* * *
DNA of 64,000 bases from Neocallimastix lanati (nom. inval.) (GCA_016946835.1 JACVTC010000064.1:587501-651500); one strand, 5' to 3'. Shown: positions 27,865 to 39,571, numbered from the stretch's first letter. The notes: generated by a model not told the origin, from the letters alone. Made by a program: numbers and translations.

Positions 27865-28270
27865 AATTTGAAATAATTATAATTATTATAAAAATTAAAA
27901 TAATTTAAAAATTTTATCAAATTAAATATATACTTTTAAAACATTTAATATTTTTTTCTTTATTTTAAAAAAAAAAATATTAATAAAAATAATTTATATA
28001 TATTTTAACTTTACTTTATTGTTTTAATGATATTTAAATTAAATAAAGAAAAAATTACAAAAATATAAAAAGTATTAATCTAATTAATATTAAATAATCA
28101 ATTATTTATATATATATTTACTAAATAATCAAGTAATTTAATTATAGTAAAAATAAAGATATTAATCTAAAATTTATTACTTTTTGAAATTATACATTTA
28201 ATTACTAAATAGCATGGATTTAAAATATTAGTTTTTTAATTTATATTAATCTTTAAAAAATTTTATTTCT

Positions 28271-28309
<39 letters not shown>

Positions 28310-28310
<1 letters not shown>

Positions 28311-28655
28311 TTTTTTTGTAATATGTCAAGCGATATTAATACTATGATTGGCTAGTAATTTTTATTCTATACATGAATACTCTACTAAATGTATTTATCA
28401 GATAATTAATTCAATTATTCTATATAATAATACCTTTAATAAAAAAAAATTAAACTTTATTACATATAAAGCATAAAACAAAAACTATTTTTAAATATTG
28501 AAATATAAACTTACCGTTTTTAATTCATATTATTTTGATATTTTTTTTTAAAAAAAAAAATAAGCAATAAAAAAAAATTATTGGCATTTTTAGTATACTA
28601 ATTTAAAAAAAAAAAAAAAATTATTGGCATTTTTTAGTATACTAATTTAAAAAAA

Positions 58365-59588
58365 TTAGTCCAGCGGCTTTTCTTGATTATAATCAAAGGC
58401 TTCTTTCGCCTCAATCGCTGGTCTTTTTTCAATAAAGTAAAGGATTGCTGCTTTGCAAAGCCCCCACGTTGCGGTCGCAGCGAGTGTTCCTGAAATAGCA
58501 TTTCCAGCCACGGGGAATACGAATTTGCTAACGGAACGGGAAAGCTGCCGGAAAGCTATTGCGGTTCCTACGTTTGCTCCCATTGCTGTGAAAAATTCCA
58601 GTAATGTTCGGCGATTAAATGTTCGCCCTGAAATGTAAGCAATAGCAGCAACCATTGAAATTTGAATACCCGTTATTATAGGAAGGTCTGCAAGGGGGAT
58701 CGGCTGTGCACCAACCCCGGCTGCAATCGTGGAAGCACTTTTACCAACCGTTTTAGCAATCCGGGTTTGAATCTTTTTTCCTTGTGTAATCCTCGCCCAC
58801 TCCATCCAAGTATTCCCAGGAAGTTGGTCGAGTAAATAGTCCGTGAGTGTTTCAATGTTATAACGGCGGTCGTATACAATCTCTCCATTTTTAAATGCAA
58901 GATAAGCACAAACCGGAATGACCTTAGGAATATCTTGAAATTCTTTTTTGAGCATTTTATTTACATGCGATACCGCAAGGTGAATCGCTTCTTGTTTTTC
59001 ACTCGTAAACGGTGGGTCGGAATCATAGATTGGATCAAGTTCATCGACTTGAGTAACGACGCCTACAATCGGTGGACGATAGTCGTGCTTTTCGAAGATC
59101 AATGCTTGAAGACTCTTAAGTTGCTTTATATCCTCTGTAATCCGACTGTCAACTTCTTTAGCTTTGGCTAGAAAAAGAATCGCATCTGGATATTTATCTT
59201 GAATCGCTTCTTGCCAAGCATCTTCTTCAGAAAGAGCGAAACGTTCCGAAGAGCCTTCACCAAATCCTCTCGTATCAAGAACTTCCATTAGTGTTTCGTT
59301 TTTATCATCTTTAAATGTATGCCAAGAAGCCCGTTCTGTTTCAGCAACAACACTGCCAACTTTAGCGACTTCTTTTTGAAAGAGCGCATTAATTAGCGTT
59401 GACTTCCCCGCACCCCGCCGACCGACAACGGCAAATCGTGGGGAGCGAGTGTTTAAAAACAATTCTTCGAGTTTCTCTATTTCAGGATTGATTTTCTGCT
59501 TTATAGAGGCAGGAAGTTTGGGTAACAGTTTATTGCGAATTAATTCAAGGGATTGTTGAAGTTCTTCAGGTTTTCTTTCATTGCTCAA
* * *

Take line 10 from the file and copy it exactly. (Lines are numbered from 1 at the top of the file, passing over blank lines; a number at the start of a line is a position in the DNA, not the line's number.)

Positions 28310-28310